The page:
Schweikart calls the representation of the Rosenbergs in these influential textbooks a

clear example of blatant bias. The textbooks state that they were innocent, and the ones that admit the Rosenbergs were guilty go on to excuse what they did by saying, "It wasn’t that bad. What they provided wasn’t important." I guess this means if a traitor gives away the army’s position, then the army moves and isn’t wiped out, everything is fine.

In any case, it’s inaccurate to dismiss the intelligence that the Rosenbergs’ passed along as insignificant. Schweikart notes that none other than Soviet Premier Nikita Khrushchev has acknowledged that the information provided by the Rosenbergs was “crucial to building the Soviet a-bomb.”

If historical textbooks are an unreliable guide to the Rosenberg case, the reporting of the establishment media is no better. Instead of underscoring the Rosenbergs’ guilt, media outlets have sought to raise additional doubts, especially about the allegedly unfair trial of Ethel Rosenberg. The Associated Press was quick to point out that the “grand jury testimony from [Ethel’s sister-in-law] Ruth Greenglass confirms that the trial testimony about Ethel Rosenberg typing secrets is a fabrication.” The same story was also careful to quote Meredith Fuchs, general counsel to the National Security Archive as saying, “The Rosenberg case illustrates the excesses that can occur when we’re afraid. In the 1950s, we were afraid of communism; today, we’re afraid of terrorism. We don’t want to make the same mistakes we made 50 years ago.” In truth the Rosenberg case illustrates no such thing. Whatever the flaws of Ethel’s trial – and serious historians like Ron Radosh have argued that “judicial transgressions” did take place in her case – the evidence of the Rosenbergs’ guilt is beyond any reasonable dispute.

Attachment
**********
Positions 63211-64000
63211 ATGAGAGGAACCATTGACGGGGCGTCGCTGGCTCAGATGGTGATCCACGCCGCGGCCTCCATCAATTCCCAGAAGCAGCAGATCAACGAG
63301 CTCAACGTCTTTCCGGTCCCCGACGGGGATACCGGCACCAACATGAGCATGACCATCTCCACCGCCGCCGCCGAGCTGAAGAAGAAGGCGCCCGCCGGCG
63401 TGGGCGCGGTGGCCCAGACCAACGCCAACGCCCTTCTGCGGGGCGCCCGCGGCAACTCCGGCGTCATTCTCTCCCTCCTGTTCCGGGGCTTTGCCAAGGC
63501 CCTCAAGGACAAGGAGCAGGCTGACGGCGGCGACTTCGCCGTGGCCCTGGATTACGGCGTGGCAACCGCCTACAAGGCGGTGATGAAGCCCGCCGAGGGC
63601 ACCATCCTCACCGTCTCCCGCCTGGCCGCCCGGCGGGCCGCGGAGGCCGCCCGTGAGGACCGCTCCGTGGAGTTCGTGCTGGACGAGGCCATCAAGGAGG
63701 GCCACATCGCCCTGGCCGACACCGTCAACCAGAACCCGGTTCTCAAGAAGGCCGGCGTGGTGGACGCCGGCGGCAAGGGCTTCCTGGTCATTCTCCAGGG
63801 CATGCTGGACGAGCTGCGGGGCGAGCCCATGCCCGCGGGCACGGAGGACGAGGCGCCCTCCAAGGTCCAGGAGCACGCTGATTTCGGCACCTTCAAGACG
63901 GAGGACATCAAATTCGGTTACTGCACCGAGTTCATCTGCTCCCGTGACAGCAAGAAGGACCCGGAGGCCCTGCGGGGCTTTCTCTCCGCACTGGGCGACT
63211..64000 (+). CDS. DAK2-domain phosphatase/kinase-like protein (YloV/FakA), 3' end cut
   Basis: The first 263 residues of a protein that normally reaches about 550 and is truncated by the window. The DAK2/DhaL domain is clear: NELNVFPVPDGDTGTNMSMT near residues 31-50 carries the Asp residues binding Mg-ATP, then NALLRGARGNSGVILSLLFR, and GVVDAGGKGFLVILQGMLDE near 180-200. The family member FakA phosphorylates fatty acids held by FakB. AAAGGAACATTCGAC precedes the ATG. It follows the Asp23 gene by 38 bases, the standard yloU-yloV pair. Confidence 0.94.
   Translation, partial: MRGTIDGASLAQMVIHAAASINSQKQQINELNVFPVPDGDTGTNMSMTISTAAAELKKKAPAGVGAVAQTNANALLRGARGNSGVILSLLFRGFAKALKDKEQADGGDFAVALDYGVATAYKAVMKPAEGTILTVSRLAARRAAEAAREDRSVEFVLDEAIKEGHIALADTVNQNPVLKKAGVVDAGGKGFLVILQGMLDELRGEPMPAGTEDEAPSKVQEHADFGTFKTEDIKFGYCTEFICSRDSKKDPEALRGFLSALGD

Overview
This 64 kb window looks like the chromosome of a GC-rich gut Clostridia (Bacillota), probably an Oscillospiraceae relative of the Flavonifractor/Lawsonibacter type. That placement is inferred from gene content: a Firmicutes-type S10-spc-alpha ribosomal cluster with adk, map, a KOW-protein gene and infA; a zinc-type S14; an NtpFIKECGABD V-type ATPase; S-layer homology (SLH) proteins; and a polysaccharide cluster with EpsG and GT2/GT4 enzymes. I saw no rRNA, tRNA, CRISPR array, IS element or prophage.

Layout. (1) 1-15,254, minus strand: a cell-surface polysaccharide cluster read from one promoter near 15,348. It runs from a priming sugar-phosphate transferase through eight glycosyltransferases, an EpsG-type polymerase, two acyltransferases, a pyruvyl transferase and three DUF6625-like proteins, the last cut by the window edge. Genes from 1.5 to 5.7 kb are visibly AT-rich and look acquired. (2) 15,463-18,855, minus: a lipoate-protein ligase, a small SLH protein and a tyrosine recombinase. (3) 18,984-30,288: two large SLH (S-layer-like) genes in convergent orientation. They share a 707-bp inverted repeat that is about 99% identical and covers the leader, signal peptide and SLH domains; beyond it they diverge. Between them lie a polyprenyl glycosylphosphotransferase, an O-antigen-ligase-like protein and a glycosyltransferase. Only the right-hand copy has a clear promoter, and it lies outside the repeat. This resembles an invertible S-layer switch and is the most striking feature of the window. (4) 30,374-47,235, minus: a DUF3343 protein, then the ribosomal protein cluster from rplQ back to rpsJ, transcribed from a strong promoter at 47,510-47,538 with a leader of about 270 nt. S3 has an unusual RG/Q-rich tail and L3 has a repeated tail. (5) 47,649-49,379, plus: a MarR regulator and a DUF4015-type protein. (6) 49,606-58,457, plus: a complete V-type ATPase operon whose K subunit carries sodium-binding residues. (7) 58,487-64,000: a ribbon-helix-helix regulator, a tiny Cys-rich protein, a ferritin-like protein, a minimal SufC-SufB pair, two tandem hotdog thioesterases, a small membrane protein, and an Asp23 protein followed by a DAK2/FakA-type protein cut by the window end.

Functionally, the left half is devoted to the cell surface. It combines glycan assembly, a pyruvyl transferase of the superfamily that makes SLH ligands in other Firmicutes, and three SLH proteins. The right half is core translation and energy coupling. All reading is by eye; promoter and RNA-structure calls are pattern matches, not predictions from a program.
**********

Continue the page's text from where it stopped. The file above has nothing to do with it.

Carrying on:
The fact of the Rosenbergs’ guilt is of more than academic interest. During the Cold War, communist fellow travelers sought to undermine national security by exaggerating America’s abuses, often citing the Rosenbergs as an example. The trend continues today, as anti-war activists seek to portray terrorist captives as blameless victims caught in America’s clutches. It is no coincidence that Rachel Meeropol is a lawyer for the Center for Constitutional Rights, which represents Guantanamo detainees. As Larry Schweikart observes, “The modern-day Rosenbergs are the defendants in the Guantanamo Bay court cases that will be coming up.” If so, Americans should rest assured that their country is on the right course.

Kathy Shaidle blogs at FiveFeetOfFury.com. Her new book exposing abuses by Canada’s Human Rights Commissions, The Tyranny of Nice, includes an introduction by Mark Steyn.